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Council OKs ‘local’ loan for planned hotel franchise

Monday, November 10, 2014 by Elizabeth Pagano

Questions from City Council Member Katie Tovo about a proposed Family Business Loan led to an illuminating discussion at Thursday’s Council meeting about what the word “local” really means.

Tovo said she was surprised to find out that the program does not require that loans go to local businesses. Specifically, she wanted to know more about why a Home2Suites hotel, which is a Hilton franchise, qualifies for the program.

The Section 108 loan, which is for up to $402,000, is part of the Family Business Loan Program. Airport Commerce, LLC received the loan to help develop the planned $8.3 million, 87-room hotel at 1707 Airport Commerce Drive near Austin Bergstrom International Airport.

“This continues to give me some pause that we are using our family loan monies to help construct what is a local location for a national franchise,” said Tovo, who compared the loan to more recent loans in the program, which she pointed out seemed to be “of a different type of a business.”

“These were small, independently owned businesses, not kind of the local arm of a national franchise,” said Tovo. “This one really seems to be very different.” Tovo suggested that Council add language to the loan criteria to ensure that loans went to smaller businesses not affiliated with national franchises, but that did not come to pass.

After a discussion about the program, Tovo made the motion to approve the loan. It passed unanimously, with Council Member Bill Spelman absent.

Economic Development Department Assistant Director Sylnovia Holt-Rabb explained that although the hotel is a franchise of a national company, a local business owns the franchise.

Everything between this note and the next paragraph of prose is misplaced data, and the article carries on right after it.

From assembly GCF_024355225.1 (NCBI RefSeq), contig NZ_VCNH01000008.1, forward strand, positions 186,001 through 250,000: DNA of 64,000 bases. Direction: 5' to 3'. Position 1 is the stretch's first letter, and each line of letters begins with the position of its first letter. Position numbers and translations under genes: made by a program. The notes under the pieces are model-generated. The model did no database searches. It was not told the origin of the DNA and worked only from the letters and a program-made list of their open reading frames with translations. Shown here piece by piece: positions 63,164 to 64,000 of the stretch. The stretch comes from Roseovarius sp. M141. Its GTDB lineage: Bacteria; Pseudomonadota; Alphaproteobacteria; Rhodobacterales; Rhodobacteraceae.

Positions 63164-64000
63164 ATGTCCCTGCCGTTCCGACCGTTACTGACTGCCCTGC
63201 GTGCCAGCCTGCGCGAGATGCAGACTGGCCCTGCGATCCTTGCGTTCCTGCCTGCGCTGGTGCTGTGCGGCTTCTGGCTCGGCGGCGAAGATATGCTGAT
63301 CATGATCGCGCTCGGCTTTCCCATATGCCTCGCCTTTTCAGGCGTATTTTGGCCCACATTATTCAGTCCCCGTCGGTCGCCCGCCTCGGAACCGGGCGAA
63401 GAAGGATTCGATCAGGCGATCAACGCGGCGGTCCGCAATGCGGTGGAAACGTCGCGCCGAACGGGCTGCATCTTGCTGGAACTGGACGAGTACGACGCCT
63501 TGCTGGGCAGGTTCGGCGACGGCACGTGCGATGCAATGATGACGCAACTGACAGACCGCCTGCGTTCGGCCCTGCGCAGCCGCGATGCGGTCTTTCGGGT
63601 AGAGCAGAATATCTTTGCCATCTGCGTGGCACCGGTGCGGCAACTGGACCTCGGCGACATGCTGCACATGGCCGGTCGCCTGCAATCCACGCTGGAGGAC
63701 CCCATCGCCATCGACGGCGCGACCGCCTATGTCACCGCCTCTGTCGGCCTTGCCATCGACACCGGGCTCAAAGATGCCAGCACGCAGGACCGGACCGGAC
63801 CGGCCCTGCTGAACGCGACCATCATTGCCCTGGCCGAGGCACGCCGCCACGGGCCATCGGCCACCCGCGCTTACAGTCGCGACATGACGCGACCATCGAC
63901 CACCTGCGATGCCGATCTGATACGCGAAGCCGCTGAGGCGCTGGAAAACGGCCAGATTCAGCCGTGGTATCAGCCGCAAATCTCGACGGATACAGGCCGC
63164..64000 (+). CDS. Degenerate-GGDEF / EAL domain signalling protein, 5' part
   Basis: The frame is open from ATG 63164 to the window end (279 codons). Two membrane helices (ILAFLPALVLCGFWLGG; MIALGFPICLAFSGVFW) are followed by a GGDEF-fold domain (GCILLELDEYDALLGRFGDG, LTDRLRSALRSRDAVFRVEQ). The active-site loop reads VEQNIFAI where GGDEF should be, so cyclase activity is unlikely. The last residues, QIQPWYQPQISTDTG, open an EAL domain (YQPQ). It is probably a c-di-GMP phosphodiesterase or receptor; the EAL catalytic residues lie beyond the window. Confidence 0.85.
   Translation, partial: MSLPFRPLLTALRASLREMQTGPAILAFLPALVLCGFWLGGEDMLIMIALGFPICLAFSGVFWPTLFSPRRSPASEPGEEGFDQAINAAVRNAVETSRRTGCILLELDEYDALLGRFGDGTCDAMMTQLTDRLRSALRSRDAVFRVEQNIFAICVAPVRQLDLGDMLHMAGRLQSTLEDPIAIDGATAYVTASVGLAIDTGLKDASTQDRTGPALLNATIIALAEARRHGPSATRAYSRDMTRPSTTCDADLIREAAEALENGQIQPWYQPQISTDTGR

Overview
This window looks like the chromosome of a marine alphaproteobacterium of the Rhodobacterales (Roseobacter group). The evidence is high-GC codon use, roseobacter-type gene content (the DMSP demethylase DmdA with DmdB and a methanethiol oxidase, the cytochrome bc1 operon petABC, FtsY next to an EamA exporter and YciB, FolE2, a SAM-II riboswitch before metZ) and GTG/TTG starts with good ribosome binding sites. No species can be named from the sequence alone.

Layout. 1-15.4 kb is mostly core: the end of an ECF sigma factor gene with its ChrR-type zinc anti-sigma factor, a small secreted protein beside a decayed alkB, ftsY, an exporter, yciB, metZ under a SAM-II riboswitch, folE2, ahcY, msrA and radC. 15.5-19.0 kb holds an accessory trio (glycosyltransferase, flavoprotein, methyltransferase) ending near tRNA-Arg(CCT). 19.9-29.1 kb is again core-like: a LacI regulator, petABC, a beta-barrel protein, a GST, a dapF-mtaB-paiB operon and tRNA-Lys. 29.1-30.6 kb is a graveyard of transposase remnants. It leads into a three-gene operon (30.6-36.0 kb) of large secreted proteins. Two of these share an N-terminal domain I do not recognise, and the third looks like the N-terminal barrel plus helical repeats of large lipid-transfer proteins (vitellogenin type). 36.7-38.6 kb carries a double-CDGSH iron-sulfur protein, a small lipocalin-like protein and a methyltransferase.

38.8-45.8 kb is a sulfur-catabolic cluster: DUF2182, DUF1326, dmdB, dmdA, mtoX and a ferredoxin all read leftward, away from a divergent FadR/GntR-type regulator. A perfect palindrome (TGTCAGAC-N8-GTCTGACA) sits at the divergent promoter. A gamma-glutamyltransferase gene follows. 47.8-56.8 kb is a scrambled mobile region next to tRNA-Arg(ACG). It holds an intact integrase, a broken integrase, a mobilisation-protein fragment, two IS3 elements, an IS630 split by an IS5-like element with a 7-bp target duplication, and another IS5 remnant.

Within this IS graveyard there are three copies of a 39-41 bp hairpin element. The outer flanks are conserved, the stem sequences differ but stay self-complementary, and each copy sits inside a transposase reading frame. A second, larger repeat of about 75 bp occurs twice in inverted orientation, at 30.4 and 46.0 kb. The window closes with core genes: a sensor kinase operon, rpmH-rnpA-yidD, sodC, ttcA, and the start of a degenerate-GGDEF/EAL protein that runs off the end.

“We implement this program to encourage local small businesses, because they are the heartbeat of our community,” said Holt-Rabb. “It is not a penalty that a local small business buys into a franchise. We’re looking for anyone with a well-vetted business plan that can come in and hire locally.”

Economic Development Department Director Kevin Johns said the area where the hotel will be built has a 36 percent poverty rate, and the focus of the program is to create jobs. He explained that the city had created a separate microloan program to specifically address local small businesses. He said that franchises were increasingly purchased by minorities because they offered structured programs that were a “more guaranteed, organized way to success.”

“As you know, Austin is on a lot of great lists, but it’s also on a list that we don’t want to be on, which is one of the highest rates of poverty growth in America,” said Johns. “Of the 45 jobs that will be created there, half of them have to be for hard-to-employ, low-income people … We just think it’s a really good tool for Austin.”

Johns said that if the city tried to place additional requirements on the loans, it was likely that the federal government would not approve them. He said the Department of Housing and Urban Development was “very clear” about not discriminating against businesses that met their requirements.

Council Member Mike Martinez pointed out that franchises are local businesses, run by families investing in Austin. He suggested that better transparency in the loan-awarding process would add to the “level of clarity” in cases such as the hotel.

“You may see a big chain on the sign on the front window, (but) it’s a local individual who is employing Austinites,” said Martinez.

Council Member Laura Morrison said that she would like to see a breakdown of how much money stays in the local economy for franchises.

Though the deadline for these particular loans is in December, Tovo said she would be interested in talking about what restrictions the city could place on the loans without violating the federal goals. Johns said he would enjoy that conversation.

 

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